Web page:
Mayor Bill de Blasio hopes Tuesday’s vaccine distribution to kids 5 - 11 will be smoother following distribution problems the prior day.

Success Academy Upper West in Manhattan saw problems including delays in vaccine arrival, long lines, and, in some cases, parents who were turned away. 

Some parents waited up to six hours for their children to get vaccinated. The city-run site at the school eventually turned away some of the parents when the mobile vaccination site went to another location.

A group of parents from Success Academy said they were sent across the street to P.S. 9, where another clinic was being held by the city. Parents and their children at P.S. 9 waited up to two hours for a vaccine.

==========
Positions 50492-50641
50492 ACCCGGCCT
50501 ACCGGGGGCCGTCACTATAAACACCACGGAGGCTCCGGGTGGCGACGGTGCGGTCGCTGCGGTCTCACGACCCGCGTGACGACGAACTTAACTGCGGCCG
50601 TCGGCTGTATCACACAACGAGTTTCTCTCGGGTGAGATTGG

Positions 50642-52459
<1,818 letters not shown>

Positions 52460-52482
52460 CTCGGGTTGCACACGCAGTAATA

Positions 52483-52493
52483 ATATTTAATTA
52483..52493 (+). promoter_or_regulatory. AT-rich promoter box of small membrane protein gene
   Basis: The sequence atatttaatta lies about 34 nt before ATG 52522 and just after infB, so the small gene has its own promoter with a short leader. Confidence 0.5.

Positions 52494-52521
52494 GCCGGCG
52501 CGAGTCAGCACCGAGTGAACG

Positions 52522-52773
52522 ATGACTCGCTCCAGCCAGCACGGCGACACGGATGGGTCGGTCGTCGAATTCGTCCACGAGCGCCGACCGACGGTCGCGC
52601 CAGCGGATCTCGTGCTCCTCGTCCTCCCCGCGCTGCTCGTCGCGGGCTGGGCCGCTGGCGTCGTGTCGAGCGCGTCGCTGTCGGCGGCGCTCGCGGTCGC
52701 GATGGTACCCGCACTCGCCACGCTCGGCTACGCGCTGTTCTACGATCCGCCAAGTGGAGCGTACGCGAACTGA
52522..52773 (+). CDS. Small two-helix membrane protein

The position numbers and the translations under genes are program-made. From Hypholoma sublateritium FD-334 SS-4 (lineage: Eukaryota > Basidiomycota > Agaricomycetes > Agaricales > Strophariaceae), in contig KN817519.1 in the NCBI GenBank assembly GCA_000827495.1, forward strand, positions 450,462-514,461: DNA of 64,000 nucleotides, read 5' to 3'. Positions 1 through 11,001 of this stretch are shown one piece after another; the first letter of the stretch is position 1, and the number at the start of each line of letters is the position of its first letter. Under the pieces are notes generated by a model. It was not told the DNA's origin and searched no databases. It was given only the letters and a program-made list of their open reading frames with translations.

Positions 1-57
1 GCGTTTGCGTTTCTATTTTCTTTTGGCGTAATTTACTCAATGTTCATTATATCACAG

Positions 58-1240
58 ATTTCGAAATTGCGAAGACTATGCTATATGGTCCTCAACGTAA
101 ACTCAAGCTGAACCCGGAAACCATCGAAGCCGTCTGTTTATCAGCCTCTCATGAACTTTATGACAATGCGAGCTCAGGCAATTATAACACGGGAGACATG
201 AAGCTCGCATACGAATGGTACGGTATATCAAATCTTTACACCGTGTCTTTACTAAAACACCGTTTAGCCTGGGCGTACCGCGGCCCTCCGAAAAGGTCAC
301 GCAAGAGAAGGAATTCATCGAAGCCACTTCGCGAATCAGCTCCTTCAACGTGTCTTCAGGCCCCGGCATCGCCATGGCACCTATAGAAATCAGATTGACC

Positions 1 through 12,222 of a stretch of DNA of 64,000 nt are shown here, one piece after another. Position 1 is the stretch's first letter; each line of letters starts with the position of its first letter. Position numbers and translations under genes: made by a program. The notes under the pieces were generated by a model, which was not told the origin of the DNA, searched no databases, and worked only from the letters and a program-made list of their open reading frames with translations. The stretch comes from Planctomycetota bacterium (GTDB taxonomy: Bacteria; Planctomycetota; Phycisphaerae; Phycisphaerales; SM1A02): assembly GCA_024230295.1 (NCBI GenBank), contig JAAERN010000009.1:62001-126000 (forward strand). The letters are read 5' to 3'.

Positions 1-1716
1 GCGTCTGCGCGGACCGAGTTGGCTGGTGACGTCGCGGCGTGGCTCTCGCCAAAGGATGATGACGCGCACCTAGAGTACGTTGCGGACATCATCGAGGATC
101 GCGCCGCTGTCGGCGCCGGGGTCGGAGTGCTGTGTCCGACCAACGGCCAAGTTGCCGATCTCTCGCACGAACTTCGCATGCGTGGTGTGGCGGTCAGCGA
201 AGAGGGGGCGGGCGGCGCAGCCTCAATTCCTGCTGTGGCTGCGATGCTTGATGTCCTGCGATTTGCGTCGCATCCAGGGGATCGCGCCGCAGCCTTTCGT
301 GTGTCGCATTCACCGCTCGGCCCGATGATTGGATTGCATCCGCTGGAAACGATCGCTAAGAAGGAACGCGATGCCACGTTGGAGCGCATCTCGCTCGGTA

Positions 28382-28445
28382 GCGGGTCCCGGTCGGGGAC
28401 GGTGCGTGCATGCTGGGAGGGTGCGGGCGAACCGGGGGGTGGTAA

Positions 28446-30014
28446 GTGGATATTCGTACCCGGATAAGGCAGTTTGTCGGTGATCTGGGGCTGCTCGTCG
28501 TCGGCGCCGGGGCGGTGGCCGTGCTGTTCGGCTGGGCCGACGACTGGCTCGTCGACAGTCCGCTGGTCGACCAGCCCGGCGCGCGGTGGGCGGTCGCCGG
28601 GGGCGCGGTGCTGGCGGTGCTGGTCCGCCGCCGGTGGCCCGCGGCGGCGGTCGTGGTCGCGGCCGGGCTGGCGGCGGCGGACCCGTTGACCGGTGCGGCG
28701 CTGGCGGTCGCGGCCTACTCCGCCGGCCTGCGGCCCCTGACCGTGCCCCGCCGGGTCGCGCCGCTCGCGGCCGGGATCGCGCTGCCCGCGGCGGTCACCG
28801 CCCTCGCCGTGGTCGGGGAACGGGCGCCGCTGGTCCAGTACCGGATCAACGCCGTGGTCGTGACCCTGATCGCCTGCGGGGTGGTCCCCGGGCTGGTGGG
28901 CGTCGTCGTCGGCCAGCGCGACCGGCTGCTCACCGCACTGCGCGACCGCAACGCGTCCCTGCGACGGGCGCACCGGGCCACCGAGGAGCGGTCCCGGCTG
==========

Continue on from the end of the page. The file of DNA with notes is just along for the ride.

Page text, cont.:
Tuesday marks the second day the city is bringing COVID vaccinations to roughly 200 public schools each day until it gets through all schools with 5- to 11-year-olds.

“I think it’s going well so far today,” de Blasio said.

The mayor painted a positive picture of the vaccine effort at schools during his daily briefing Tuesday, saying his team has added personnel and two dozen mobile vaccination units to backup schools where demand outpaced supply.

“We do have the capacity to meet it. We just have to match and that’s what we’re doing this morning,” de Blasio said.

Approximately 4,500 doses were given at school sites Monday. Including at city vaccination locations, the city has vaccinated a total of 24,000 5- to 11-year-olds since city-sites opened to them last week

In addition to too much demand at some locations, others had too little. And some parents were hesitant to get their kids a shot.

At P.S. 110 in the Bronx, there were no lines at times and no waiting.

The mayor is offering incentives to get the vaccine. There’s $100 he giving away to the kids. He’s also giving parents who are city workers four hours of paid sick leave per shot, per child.